I have been to the cinema to see the film Belle. So as not to spoil it for you, it is about a black lady and her role in British society in the 18th century and the challenges she faced. This is not just within a society that still tolerated the abomination of human slavery, but also one that was highly status and class-oriented.
The point that struck me about the film, and it is a good film all round, was the stand taken by Belle and her guardian, the then Lord Chief Justice, against slavery and the prevailing views of society at the time. I pondered whether this required extreme courage on the part of the Lord Chief Justice, and risked his professional status, standing and respect.
That then brought me back to being a CAE. I recalled how hard it has been in my career to take a view that prevails not just against an organisational and senior management view but also against the underlying professional view. I have done this is the past over health and safety, where I came up with what I thought made much more sense as a delivery model, splitting delivery of health and safety oversight from delivery, but leaving expertise in each camp.
I have also done so in less obvious and dramatic ways over all sorts of issues. I have believed in the assessments I have made, but not to the point that I think I have all of the answers, but more a belief that the challenge is of value of itself. The strong objectivity that internal audit has I often take for granted and don’t really understand why others cannot see things afresh.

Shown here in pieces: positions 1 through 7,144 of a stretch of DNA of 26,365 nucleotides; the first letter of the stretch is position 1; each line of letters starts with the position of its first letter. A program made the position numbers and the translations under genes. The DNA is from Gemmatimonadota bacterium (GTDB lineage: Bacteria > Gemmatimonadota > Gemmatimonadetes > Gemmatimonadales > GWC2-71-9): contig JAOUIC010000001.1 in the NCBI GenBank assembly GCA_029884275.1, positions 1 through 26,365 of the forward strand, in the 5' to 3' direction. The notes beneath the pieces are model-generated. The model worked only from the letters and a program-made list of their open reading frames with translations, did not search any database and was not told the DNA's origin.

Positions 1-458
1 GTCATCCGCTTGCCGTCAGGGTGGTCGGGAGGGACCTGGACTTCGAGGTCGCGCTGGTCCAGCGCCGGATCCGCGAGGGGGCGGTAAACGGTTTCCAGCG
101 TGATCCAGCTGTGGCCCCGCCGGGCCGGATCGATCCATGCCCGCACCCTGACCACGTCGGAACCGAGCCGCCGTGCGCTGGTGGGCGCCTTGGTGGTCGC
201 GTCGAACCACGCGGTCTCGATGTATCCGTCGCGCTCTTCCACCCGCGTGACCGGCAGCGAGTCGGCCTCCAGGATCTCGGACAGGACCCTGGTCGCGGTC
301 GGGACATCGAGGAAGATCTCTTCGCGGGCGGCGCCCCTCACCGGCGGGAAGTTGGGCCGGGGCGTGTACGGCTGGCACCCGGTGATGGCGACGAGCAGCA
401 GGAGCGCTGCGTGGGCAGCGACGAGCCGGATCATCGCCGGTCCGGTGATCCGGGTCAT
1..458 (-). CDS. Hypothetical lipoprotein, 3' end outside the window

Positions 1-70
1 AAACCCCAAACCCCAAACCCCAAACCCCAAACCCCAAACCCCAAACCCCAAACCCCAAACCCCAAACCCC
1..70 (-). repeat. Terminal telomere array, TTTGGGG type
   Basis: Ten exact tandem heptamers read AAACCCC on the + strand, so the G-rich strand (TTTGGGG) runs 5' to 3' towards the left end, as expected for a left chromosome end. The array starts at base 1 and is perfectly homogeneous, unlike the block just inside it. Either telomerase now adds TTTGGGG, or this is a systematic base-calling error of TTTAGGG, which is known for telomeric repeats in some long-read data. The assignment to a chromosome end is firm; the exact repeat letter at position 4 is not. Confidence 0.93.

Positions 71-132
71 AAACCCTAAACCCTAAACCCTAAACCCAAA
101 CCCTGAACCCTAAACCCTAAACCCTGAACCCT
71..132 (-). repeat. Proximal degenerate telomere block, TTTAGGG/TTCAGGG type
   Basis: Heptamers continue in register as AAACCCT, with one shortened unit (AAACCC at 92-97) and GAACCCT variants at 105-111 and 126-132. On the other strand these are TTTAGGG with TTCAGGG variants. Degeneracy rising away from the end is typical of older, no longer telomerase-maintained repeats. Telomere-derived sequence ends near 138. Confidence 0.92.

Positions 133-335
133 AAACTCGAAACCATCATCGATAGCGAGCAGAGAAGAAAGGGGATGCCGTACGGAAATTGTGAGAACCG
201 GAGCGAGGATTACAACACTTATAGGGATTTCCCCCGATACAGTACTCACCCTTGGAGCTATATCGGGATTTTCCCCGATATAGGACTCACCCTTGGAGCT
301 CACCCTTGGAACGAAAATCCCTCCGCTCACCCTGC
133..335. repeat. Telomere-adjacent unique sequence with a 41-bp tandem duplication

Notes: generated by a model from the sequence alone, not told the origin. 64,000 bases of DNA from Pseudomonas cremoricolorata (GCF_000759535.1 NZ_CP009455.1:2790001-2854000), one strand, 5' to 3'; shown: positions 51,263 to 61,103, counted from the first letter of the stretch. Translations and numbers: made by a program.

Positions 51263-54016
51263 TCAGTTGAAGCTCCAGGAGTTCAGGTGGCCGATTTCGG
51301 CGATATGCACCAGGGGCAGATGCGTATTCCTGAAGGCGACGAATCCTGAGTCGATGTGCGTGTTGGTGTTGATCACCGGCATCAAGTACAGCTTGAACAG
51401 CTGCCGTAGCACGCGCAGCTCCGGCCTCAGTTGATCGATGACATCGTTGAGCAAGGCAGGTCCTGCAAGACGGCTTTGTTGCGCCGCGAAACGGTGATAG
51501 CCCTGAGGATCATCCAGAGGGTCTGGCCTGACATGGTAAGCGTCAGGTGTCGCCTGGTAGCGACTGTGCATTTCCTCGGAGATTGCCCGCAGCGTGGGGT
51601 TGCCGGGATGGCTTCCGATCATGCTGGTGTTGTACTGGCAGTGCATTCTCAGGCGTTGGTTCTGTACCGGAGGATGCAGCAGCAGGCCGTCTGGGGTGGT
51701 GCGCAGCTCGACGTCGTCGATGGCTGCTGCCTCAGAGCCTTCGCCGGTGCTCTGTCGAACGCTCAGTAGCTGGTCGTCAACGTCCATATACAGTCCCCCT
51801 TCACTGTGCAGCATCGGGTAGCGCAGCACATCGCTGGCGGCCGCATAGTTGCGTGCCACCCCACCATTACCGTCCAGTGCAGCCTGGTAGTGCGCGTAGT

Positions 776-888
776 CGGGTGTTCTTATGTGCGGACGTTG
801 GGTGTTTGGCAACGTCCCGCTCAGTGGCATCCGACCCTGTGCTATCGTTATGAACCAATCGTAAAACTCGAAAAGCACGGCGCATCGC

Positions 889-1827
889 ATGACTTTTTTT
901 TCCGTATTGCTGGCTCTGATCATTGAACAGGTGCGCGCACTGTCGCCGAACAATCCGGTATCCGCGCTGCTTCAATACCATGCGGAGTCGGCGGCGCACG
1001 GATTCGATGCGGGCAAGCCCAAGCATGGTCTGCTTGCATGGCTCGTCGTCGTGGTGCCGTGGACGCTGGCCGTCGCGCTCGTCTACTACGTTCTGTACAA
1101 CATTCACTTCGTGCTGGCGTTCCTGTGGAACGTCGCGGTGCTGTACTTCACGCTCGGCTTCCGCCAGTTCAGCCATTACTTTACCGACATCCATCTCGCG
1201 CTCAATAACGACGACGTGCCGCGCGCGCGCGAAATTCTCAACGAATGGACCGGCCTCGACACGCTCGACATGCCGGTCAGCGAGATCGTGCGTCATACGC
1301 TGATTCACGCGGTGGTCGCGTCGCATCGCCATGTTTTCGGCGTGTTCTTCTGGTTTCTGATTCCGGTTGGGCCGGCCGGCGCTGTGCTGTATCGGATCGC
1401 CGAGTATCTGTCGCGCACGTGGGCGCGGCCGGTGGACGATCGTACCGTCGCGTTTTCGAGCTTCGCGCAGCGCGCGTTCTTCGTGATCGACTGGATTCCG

I had a good example recently the other way that taught me how this happens. I was trying to explain my audit approach in plain English. A member of my team wrote an excellent paper, another reviewed it, I then attempted it again. A member of the management reviewed it and had a go, and just used a simple clear way to explain it. I was surprised at my inability to see beyond my audit technical bubble.
So if it is a natural thing for us to lose our own objectivity does this make, coming back to my original point, the CAE’s job to really, fundamentally, challenge, difficult? Yes, I think so. It is very difficult to take an alternative view, as humans I think we are naturally conflict avoidant; hence group think and other phenomena.
So should a CAE raise a challenge to convention, really go against the prevailing view in a fundamental way? Yes, definitely. It behoves a CAE to do this, because they are best placed to do it. I’ll let you into another secret, in a number of cases, when I have done it, I have not only made a lasting difference to my clients, but actually provided cover for others, of the same opinion, to have confidence to express it. Yes I have been proven wrong in cases, and I cannot foresee the future, but no organisation can truly say, working through a challenging opinion, responding and justifying it, is not of value in itself. For at the very least, it can make the status quo more justified and grounded in analysis and consideration, and that, for almost all organisations, is no bad thing.